In SPSS, a VECTOR is a list of (new or existing) variables that can be referenced by their indices in this list. VECTOR is often combined with LOOP.

Creating Dummy Variables with VECTOR and LOOP## SPSS Vector - Basic Example

Suppose we'd like to Creating Dummy Variables in SPSS for a variable holding values 1 through 4. We'll call the four dummy variables d1 through d4. Now runningVECTOR d(4).first creates these new (empty) variables. As long as the VECTOR is in effect, d1 can be addressed by d(1) and so on. Let's first run the syntax below to verify this.

## SPSS Vector Syntax Example

***1. Create mini dataset.**

data list free/original.

begin data

1 2 3 4

end data.

***2. Define vector for new variables d1 to d4.**

vector d(4).

***3. As long as the vector exists, d1 can be addressed as d(1) and so on.**

compute d(1) = original = 1.

compute d(2) = original = 2.

compute d(3) = original = 3.

compute d(4) = original = 4.

exe.

## SPSS Vector with Loop

Our first VECTOR syntax didn't save us any effort. So why use VECTOR here? The point is that *being able to address variables by their indices enables us to LOOP over them*. The syntax below, building upon its predecessor, demonstrates the simplest possible example of this. It deletes the new variables and then recreates them in a more efficient way. Note that we use a scratch variable as our loop index.This COMPUTE command may strike you as odd. It's explained in Compute A = B = C.

## SPSS Vector with Loop Syntax

***1. Delete new variables.**

delete variables d1 to d4.

***2. Vector.**

vector d(4).

***3. Use vector with loop.**

loop #i = 1 to 4.

compute d(#i) = original = #i.

end loop.

exe.

## Fastest Dummification

A little known use of VECTOR is addressing variables by a non constant (over cases). So if we have a variable original,COMPUTE d(original) = 1.generates different COMPUTE commands for different cases. So for a case holding 3 on original, it implies COMPUTE d3 = 1. The other new variables, d1, d2 and d4 are not affected (and thus hold only system missing values but we'll fix that with RECODE).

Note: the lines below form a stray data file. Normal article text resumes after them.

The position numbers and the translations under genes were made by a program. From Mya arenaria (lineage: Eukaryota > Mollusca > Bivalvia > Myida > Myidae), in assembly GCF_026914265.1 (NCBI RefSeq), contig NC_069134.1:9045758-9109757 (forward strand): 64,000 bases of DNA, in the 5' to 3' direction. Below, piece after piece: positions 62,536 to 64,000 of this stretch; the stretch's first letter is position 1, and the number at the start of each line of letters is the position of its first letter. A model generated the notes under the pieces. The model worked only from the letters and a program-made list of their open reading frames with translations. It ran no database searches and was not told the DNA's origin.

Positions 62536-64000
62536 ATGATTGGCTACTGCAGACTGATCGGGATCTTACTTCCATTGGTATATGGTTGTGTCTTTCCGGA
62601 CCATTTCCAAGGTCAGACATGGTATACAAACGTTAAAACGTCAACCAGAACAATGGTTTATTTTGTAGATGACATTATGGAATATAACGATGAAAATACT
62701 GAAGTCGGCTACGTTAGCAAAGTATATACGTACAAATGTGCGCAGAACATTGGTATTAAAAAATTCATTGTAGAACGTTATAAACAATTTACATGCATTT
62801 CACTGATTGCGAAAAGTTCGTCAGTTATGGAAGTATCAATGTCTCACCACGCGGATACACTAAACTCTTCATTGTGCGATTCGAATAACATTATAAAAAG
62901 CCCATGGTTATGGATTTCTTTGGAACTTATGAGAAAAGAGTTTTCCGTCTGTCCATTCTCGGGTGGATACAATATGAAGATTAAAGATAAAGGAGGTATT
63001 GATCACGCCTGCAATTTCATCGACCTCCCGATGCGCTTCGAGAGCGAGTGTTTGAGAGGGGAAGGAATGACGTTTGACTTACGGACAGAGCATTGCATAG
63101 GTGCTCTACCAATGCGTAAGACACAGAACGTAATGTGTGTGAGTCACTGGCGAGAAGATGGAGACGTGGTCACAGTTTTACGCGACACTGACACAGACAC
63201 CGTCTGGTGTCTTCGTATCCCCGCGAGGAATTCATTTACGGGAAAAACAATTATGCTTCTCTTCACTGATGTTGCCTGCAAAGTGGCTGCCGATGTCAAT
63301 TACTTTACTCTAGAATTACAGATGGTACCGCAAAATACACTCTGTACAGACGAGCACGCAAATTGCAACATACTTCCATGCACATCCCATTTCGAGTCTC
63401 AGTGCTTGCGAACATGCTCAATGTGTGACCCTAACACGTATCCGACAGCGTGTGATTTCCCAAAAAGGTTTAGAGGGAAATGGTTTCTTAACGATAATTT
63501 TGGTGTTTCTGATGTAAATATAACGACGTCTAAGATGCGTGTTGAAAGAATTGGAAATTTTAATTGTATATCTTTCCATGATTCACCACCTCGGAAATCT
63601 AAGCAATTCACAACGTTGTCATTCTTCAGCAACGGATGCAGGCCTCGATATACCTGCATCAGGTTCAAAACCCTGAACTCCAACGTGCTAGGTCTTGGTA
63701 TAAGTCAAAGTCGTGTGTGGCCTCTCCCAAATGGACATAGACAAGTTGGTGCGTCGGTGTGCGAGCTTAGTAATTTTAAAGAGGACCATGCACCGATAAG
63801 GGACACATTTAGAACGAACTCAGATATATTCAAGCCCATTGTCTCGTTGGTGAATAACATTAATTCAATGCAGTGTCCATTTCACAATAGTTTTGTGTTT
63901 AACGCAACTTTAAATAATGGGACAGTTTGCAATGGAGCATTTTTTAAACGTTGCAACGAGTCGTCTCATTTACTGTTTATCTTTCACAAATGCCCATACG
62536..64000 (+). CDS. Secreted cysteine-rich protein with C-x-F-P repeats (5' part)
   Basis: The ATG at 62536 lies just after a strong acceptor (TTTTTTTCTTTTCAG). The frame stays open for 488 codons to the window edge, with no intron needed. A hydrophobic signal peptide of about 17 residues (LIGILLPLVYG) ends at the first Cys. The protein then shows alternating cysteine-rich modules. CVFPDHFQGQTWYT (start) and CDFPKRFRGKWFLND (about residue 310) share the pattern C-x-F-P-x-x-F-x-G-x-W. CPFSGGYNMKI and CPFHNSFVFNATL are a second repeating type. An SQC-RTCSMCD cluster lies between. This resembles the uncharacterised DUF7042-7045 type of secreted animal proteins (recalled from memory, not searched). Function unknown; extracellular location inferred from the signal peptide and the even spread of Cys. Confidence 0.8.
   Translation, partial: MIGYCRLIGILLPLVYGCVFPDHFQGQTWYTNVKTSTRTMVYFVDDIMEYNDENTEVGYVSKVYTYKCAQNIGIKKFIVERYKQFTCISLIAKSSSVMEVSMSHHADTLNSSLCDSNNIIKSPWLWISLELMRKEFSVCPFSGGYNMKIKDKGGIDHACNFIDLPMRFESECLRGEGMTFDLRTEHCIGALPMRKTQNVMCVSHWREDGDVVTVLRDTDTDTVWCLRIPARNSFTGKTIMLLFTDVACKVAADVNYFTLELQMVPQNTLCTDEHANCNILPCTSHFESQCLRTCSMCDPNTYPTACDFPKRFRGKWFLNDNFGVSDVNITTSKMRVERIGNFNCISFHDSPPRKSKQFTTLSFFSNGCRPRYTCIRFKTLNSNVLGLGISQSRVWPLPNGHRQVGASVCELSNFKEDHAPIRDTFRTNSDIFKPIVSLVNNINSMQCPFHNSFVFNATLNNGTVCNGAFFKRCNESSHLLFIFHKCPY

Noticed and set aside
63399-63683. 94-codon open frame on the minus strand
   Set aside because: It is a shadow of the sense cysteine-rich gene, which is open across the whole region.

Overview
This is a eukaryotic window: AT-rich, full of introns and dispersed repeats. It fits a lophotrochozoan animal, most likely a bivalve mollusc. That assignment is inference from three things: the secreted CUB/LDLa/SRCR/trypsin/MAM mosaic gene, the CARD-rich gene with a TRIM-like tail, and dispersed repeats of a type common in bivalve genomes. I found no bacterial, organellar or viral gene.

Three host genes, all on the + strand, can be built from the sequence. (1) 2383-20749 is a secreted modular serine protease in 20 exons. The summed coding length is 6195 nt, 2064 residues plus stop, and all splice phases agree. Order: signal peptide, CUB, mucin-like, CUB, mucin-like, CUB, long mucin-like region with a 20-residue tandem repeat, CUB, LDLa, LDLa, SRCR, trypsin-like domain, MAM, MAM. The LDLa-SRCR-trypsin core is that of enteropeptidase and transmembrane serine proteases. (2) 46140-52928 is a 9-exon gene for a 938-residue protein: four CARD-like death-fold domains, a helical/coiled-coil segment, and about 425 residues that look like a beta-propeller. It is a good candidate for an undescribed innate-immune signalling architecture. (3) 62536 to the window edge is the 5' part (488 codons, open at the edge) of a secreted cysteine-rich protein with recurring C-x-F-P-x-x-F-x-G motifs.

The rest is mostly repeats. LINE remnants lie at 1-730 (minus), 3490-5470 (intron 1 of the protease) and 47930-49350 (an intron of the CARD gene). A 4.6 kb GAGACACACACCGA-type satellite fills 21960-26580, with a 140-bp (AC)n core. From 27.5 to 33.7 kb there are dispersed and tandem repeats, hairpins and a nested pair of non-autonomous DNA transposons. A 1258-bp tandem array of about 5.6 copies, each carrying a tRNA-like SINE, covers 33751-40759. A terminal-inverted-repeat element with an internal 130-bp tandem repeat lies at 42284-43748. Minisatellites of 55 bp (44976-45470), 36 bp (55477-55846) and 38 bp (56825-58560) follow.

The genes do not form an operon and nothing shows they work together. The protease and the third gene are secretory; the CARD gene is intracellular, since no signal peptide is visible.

The syntax below may be the fastest way to create unlabelled dummy variables. However, since it's highly recommended to label new variables and their values, we recommend our Create Dummy Variables tool for practical purposes.

## SPSS Vector Syntax Example

***1. Delete new variables.**

delete variables d1 to d4.

***2. Vector.**

vector d(4).

***3. Use non constant over cases (variable "original") in vector.**

compute d(original) = 1.

exe.

***4. Correct system missings in new variables.**

recode d1 to d4 (sysmis = 0).

exe.

## SPSS Vector of Existing Variables

Thus far we used VECTOR for creating new variables. Alternatively, we can use it for addressing existing variables with a slightly different syntax: for addressing the (existing) variables d1 through d4, we'll useVECTOR d = d1 TO d4.We can use this for reversing the aforementioned dummification. The next syntax example demonstrates this by looping over an IF command.

## SPSS Vector Syntax Example